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Culture Children's Books

Illustrated adventures

Children’s Books

Illustrated adventures

Dinosaurs, ballerinas, yaks, and a mysterious gardener

Are We There Yet? 

Dan Santat

This book takes readers inside a young boy’s vivid imagination as he takes a cross-country trip to visit his grandmother. As the hours go by, he envisions himself among 20th-century road races, pirates, knights and princesses, and even dinosaurs. Clever, detailed illustrations reward close inspection, making this book a perfect choice for a long road trip. Young readers will especially enjoy the tale’s interactive elements, including QR codes for smartphone-equipped readers. Santat includes a casual mention of a “million years” alongside a dinosaur image and offers the mild crudity “butt.” (Ages 4-8)

Emma and Julia Love Ballet

Barbara McClintock

This parallel story follows beginner ballerina Emma and professional dancer Julia through their daily ballet routines. Detailed illustrations capture their graceful movements, as Emma (who is white) and Julia (who is black) both work diligently toward their dancing dreams—and Emma gets to go backstage to meet Julia. Award-winning author and artist Barbara McClintock affirms the experience of young girl and boy dancers from a range of ethnicities, while pointing them toward their future … if they persevere. (Ages 4-8)

The Night Gardener

 Terry Fan & Eric Fan

At night an elderly stranger shapes trees into animals, transforming bleak Grimloch Lane into a beautiful place to live. An orphan sneaks out of his orphanage to discover the identity of the gardener, who takes the boy under his wing and teaches him how to shape the trees. Illustrations track the changed neighborhood, from drab to beautiful. They offer plenty of details for children to discover through multiple readings. The story highlights the importance of intergenerational mentoring, community, and doing things that matter, even if they don’t lead to recognition. (Ages 4-8)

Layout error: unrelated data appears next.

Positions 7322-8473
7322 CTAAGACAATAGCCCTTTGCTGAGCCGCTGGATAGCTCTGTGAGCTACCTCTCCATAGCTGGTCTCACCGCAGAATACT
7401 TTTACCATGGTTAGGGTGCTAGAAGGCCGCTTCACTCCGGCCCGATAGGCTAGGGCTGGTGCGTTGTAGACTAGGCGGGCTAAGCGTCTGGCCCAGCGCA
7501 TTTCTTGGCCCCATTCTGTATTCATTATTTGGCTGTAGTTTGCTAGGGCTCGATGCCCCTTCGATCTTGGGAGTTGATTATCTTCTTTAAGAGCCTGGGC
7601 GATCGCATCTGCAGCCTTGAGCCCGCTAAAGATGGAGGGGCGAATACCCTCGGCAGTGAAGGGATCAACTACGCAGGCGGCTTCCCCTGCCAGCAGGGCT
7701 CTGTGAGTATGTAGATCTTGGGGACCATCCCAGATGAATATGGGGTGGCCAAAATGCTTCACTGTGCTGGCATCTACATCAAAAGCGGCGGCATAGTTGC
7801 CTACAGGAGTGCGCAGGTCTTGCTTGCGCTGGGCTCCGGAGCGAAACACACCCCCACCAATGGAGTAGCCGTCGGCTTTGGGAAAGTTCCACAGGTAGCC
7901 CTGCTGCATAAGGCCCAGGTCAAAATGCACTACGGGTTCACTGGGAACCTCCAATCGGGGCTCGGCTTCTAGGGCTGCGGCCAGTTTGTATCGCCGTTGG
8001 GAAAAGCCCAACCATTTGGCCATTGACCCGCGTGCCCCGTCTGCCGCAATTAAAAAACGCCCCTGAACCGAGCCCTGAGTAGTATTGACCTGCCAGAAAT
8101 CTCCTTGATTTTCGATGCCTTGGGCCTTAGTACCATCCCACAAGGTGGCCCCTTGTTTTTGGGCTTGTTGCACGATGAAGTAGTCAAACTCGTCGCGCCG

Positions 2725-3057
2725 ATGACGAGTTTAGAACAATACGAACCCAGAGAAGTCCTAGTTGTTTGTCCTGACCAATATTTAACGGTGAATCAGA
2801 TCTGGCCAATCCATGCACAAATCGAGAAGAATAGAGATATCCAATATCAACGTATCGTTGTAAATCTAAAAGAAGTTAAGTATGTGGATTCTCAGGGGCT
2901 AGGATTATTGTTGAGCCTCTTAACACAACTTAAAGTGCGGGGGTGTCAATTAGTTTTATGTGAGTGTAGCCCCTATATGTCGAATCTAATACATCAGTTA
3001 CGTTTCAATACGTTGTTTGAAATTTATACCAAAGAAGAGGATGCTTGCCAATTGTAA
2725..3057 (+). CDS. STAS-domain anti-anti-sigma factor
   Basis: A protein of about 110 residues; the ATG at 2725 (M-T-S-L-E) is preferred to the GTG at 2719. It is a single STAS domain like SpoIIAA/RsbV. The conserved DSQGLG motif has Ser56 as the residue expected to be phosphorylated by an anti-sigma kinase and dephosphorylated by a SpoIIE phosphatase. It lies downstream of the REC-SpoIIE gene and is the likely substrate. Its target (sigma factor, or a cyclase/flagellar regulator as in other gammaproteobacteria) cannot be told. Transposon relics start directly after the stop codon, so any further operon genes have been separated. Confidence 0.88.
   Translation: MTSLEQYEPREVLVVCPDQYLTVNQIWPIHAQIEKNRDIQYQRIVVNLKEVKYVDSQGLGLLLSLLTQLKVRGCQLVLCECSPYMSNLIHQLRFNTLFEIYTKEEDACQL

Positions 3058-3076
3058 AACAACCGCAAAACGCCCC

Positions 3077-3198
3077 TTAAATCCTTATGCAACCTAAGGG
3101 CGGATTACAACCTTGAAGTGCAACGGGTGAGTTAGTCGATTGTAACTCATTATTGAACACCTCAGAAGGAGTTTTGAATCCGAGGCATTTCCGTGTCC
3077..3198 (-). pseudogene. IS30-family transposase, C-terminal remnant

Yaks Yak: Animal Word Pairs

Linda Sue Park

Yaks Yak plays with homographs (words with the same spelling and sound, but different meanings). The resulting short, amusing sentences will delight children who are discovering the playfulness of English. The ink-and-watercolor illustrations carry the absurdity to another level. The text on one spread reads “Fish fish.” The illustration shows one fish with a Book of Compliments on his hook. Other word pairs: Bats bat, quails quail, and slugs slug slugs. The book defines the words and includes further explanations—including word derivations—at the end. (Ages 4-7)

Afterword

A new Zonderkidz series of children’s board books (A Land That I Love Book) shows that Christian publishing is in real trouble. Written and illustrated by Englishman Peter Francis, God Bless America, God Bless Florida, and God Bless Texas (Zonderkidz, 2016) offer a basic introduction to big tourist spots and landmarks. Each book has 16 pages (plus cover)—but about 50 percent of those pages recycle the clunky rhymes and illustrations from the other books. For instance, each book has two pages devoted to souvenir shopping with identical text and pictures (with slight substitutions in flags, hats, background). Each book opens with a spread showing Henry (the bear protagonist) hopping out of bed and ready to go on his trip: again, same text with small changes to indicate where he’s going. Kids will surely spot the identical rhymes and pictures, and parents will feel like suckers if they spend 10 bucks per book.—Susan Olasky